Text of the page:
December 5, 2022
If you've ever wondered about a wagon-styled BMW M3, you don't need to wonder anymore with this - the first-ever BMW M3 Touring. That's short for BMW M3 Competition Touring with M xDrive, ladies and gents. BMW M GmbH has finally added this new body variant to its high-performance model line-up and it's probably one the best 'Father's Day' cars that we've added to our growing list. A combination of 'authentic motorsport feeling' and 'broader spread of practical qualities'? Yes, please! The BMW M3 Touring is described as a car that has its own standalone appearance thanks to some M-specific exterior features like the vertical kidney grille, large inlets, M gills, wheel arches, and more. Its overall stance is still very sporty looking at those forged M light-alloy wheels (19-inch front, 20-inch rear), but BMW assures you that it's also good for long-distance driving. M TwinPower Turbo Engine Looking at this blend of high-performance and everyday practicality, the BMW M3 Touring is powered by a 3.0-litre inline-six M TwinPower Turbo engine that produces 510hp and 650Nm of torque. Basically, it's the same as the M3 saloon model from the B pillars moving forward. This translates to a 0-100km/h time of only 3.6 seconds and a top speed of 280km/h after punching that power down to its eight-speed M Steptronic transmission with Drivelogic and M xDrive all-wheel-drive system. There are few driving modes available in the 4WD setting, but if you require some rear-wheels-only fun, you can do so by turning off its Dynamic Stability Control (DSC). Don't worry, BMW has stiffened up the rear axle and suspension to ensure that it's just as fun to drive as the M3 Competition saloon. Racing Cockpit + Extra Versatility For the driver, the interior of the BMW M3 Touring welcomes you with the BMW Curved Display - a fully-digital setup that consists of a 12.3-inch info display plus a diagonal 14.9-inch control display housed within a single glass surface angled towards the driver (similar units found in the i4 and iX models). If you're not keen on the standard M sport seats, you can opt for the M carbon bucket seats for the front row, but those seating at the back can enjoy three full-sized seats with a 40:20:40 split (same goes for the M Compound brakes, which can be switched to the BMW M Carbon ceramics). Storage requires applause as the rear load capacity can be extended from 500 litres to 1,510 litres if all three second-row seats are folded down. And there is also the automatic tailgate operation plus a separately opening rear window fitted as standard. We can go on and on about all the M-specific parts and features (not including all the extra M Performance kits and bits that are available as options). Just know that orders will be opened in September before production starts in November.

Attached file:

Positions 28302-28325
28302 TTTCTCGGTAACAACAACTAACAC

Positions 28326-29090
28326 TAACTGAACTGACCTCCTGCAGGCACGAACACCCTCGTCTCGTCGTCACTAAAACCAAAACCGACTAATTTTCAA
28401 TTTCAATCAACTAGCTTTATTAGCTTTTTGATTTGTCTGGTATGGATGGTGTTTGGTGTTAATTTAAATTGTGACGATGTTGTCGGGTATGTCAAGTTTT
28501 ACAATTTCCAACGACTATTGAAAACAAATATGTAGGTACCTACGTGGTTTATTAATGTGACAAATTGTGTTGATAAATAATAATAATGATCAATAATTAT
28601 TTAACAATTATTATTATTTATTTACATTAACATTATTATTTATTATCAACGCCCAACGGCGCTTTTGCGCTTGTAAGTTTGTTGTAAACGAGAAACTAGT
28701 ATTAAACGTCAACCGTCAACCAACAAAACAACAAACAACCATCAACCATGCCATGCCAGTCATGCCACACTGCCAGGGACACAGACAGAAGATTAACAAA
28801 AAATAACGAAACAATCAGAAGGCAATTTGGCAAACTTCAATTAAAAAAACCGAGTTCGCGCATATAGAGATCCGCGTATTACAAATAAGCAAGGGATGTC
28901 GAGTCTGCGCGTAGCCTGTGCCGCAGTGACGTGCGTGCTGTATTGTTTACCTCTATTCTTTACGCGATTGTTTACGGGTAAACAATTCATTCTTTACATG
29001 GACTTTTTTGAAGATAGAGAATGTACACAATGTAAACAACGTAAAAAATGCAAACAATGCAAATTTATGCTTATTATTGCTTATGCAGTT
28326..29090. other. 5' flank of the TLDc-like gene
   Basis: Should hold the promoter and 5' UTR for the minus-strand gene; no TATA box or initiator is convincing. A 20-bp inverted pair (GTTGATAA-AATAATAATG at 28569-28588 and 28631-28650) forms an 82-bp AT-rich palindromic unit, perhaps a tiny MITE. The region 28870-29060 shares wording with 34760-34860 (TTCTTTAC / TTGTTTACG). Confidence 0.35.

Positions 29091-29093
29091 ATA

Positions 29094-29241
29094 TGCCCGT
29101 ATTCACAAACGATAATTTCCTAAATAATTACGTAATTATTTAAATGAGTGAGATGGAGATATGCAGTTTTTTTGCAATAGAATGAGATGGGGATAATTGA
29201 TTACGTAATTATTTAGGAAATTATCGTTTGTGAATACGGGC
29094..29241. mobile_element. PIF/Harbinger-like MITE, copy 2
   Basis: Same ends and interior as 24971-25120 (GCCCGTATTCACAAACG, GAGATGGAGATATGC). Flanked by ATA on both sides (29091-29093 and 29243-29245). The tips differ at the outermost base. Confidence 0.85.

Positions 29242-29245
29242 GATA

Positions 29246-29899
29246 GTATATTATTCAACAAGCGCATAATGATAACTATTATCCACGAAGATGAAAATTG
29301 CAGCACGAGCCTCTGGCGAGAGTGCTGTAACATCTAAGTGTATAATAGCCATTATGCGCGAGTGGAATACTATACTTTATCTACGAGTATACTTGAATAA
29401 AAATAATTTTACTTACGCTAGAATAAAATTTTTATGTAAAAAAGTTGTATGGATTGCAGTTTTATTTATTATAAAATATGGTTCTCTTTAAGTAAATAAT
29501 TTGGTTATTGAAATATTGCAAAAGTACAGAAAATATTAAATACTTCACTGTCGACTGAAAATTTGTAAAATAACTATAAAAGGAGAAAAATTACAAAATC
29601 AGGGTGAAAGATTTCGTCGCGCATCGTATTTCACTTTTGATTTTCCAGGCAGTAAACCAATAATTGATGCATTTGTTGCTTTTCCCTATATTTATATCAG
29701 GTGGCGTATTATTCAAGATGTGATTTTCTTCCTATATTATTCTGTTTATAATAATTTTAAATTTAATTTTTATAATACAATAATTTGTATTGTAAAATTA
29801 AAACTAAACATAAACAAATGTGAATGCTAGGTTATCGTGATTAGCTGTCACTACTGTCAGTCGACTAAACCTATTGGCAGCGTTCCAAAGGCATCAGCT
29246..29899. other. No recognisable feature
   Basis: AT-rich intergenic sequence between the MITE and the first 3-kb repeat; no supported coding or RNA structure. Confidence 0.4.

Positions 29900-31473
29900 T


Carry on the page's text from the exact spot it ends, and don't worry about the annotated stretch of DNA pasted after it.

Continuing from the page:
If you’ve ever wondered about a wagon-styled BMW M3, you don’t need to wonder anymore with this – the first-ever BMW M3 Touring. That’s short for BMW M3 Competition Touring with M xDrive, ladies and gents.

BMW M GmbH has finally added this new body variant to its high-performance model line-up and it’s probably one the best ‘Father’s Day’ cars that we’ve added to our growing list. A combination of ‘authentic motorsport feeling’ and ‘broader spread of practical qualities’? Yes, please!

The BMW M3 Touring is described as a car that has its own standalone appearance thanks to some M-specific exterior features like the vertical kidney grille, large inlets, M gills, wheel arches, and more.

Its overall stance is still very sporty looking at those forged M light-alloy wheels (19-inch front, 20-inch rear), but BMW assures you that it’s also good for long-distance driving.

M TwinPower Turbo Engine

Looking at this blend of high-performance and everyday practicality, the BMW M3 Touring is powered by a 3.0-litre inline-six M TwinPower Turbo engine that produces 510hp and 650Nm of torque. Basically, it’s the same as the M3 saloon model from the B pillars moving forward.

This translates to a 0-100km/h time of only 3.6 seconds and a top speed of 280km/h after punching that power down to its eight-speed M Steptronic transmission with Drivelogic and M xDrive all-wheel-drive system.

There are few driving modes available in the 4WD setting, but if you require some rear-wheels-only fun, you can do so by turning off its Dynamic Stability Control (DSC). Don’t worry, BMW has stiffened up the rear axle and suspension to ensure that it’s just as fun to drive as the M3 Competition saloon.

Racing Cockpit + Extra Versatility

For the driver, the interior of the BMW M3 Touring welcomes you with the BMW Curved Display – a fully-digital setup that consists of a 12.3-inch info display plus a diagonal 14.9-inch control display housed within a single glass surface angled towards the driver (similar units found in the i4 and iX models).

If you’re not keen on the standard M sport seats, you can opt for the M carbon bucket seats for the front row, but those seating at the back can enjoy three full-sized seats with a 40:20:40 split (same goes for the M Compound brakes, which can be switched to the BMW M Carbon ceramics).

Storage requires applause as the rear load capacity can be extended from 500 litres to 1,510 litres if all three second-row seats are folded down. And there is also the automatic tailgate operation plus a separately opening rear window fitted as standard.

We can go on and on about all the M-specific parts and features (not including all the extra M Performance kits and bits that are available as options). Just know that orders will be opened in September before production starts in November.

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